At a lunch with friends recently I was reminded of the beauty and fragility of that oh-so-desirable quality of simplicity. The restaurant we ate at was by and large a disappointment. I had looked forward to our visit there with great anticipation because of the buzz surrounding it—a restaurant featuring food touted as nose-to-tail, farm-to-table simple. Unfortunately the food we were served was for the most part poorly executed...and other items I looked at on the menu seemed a bit ill-conceived—odd combinations of ingredients, too many things on the plate, etc. All of this reminded me of what Mario calls the elusive nature of simplicity. His definition of simplicity* is probably the best I have ever read: "pristine ingredients, combined sensibly and cooked properly." It sounds straightforward enough...but in practice it truly is difficult to achieve and to find. Elusive indeed. That day, the ingredients on our plates might have been pristine...but as is often the case, the way they had been combined and prepared hid their beauty from us.
I am happy to say that all of our food was not so disappointing. Our shared appetizer scored on all points. It was nothing more than a spare platter of ripe heirloom tomatoes, a scattering of shaved raw summer squash and sweet red onion, some crusty baguette and a few fluffs of microgreens. The whole platter was seasoned judiciously with crunchy sea salt and freshly ground black pepper and drizzled generously with olive oil and balsamic. Everything was fresh, at its seasonal peak, combined in a complimentary way, handled minimally and seasoned to advantage—a perfect example of simplicity done right. It was so good... I could have licked the plate.
The good news in all of this is that in the summer, if you shop at a farmers' market or are a member of a CSA, this kind of deliciousness is available to you at home every day. Even if you just shop at your local grocery store, so many stores are now purchasing at least some of their produce from local sources, you will find that you have access to wonderful, peak of the season ingredients, throughout the growing season in your area. I have made my own version of that wonderful platter at least three times since for lunch... doing so is just a matter of arranging the ingredients on the plate...and seasoning them well. For this kind of dish, you don't even need to cook if you don't want to.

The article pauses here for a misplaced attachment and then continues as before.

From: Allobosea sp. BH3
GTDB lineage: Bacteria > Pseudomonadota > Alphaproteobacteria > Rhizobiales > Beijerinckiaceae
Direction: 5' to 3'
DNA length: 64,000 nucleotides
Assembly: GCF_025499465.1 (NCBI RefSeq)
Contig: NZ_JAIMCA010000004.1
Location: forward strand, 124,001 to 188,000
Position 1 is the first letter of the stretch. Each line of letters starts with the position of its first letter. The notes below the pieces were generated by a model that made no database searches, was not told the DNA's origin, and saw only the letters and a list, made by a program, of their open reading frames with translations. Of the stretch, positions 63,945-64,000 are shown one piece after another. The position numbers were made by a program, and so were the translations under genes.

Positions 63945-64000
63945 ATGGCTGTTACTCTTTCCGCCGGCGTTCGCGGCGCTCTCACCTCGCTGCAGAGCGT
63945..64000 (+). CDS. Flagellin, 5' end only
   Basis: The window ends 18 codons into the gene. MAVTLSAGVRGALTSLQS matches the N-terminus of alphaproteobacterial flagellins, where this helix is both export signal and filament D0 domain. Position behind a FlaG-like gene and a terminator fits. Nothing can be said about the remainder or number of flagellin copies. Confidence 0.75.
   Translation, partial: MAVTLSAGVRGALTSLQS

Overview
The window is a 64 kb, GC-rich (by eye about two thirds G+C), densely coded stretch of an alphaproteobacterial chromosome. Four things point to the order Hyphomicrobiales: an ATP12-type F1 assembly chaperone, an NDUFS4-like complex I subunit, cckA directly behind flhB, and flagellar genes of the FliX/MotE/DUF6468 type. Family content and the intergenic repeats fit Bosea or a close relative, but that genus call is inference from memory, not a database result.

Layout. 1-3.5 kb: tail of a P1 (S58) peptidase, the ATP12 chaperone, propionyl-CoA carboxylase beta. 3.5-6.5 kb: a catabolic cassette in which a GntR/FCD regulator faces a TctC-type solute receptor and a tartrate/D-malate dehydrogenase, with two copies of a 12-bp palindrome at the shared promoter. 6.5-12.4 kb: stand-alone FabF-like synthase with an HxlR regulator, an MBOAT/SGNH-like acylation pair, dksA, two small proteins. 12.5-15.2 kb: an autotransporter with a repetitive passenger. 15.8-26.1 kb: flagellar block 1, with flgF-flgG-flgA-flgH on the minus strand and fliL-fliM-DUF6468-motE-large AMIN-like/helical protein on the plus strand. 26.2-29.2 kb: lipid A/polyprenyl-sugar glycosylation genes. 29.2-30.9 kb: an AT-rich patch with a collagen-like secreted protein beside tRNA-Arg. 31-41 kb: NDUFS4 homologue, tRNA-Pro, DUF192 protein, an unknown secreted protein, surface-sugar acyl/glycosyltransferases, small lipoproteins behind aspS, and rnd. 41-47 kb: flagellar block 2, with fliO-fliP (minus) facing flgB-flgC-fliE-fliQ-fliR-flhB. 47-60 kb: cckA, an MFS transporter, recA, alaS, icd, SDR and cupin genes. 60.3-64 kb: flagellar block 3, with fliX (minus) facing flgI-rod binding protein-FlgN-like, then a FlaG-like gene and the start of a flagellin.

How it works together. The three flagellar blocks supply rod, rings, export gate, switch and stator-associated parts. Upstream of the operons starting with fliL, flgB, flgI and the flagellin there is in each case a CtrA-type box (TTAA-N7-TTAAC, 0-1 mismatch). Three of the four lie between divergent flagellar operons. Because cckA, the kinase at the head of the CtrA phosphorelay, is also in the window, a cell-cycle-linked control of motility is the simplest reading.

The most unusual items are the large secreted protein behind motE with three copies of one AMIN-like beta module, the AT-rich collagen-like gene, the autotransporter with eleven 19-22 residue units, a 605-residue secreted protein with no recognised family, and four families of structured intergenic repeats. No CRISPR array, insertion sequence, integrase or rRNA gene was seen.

Every time I made this dish, I included almost all of the ingredients the restaurant used: beautiful, vine-ripened tomatoes, fresh summer squash, red onions, toasted bread (drizzled with olive oil), coarse salt & pepper, balsamic vinegar and olive oil. For a little extra crunch I added some toasted pine nuts (but they could be left off). A couple of times—because corn is so delicious with both summer squash and tomatoes—I added a scattering of roasted corn (but raw would be delicious too). And since each time I was making an entrée (rather than an appetizer), I included a bit of creamy buffalo mozzarella for more substance.
You probably noticed I didn't mention the microgreens...which I never have... Instead, I used arugula...for which I have a good local source. But if you don't, a scattering of torn, fresh basil leaves would be pretty fine in place of the microgreens too. The arugula is set off to great advantage by lemon, so to finish my platter of summer vegetables, I tossed a small fluff of arugula with a squeeze of lemon and a drizzle of olive oil and placed it on top.
I mentioned it earlier, but I want make sure I emphasize the role of the salt, pepper, balsamic and olive oil in this dish. Do not skimp on these items. The salt and the acidity of the vinegar will make the flavors of your pristine ingredients pop. The vegetables might seem bland and uninteresting without them (one of the failings of the other items we had at the restaurant was lack of salt). A nice flakey salt (Maldon's...or Fleur de sel...or even a simple, moderately coarse sea salt) will add even more interest since it will add a pleasant crunch. Coarsely ground pepper will add a bit of spice and heat...and olive oil will add fruity flavor...and needed moisture.
The interplay of the flavors (tangy, nutty, sweet, hot and salty) and the textures (crunchy, crisp, juicy and creamy) of this dish are a delight to the palate and the senses. It is a totally satisfying...and simple!...dish. And since our weather has turned steamy and hot this past week, I have found it to be wonderfully refreshing too....just the thing for a light dinner....or a special lunch.
Of course, the idea of this platter—an artful arrangement of a thoughtful combination of peak of the season produce—can be transferred to all kinds of other ingredients. Today as I was working on this post, when I took my lunch break, I assembled another platter—this one featuring fruit. With slabs of fragrant, juicy cantaloupe as my foundation, I added blueberries, toasted pecans and chunks of sheep's milk Feta. I seasoned it with salt, pepper, a generous squeeze of lime and drizzles of honey and olive oil. Topped with a little olive oil-dressed arugula (a scattering of fresh mint would have been nice instead), it was another delicious example of the magic of summer simplicity—a well-seasoned mix of complimentary flavors and textures that was greater than the sum of its parts.
* From the introduction to Mario Batali Simple Italian Food: Recipes from My Two Villages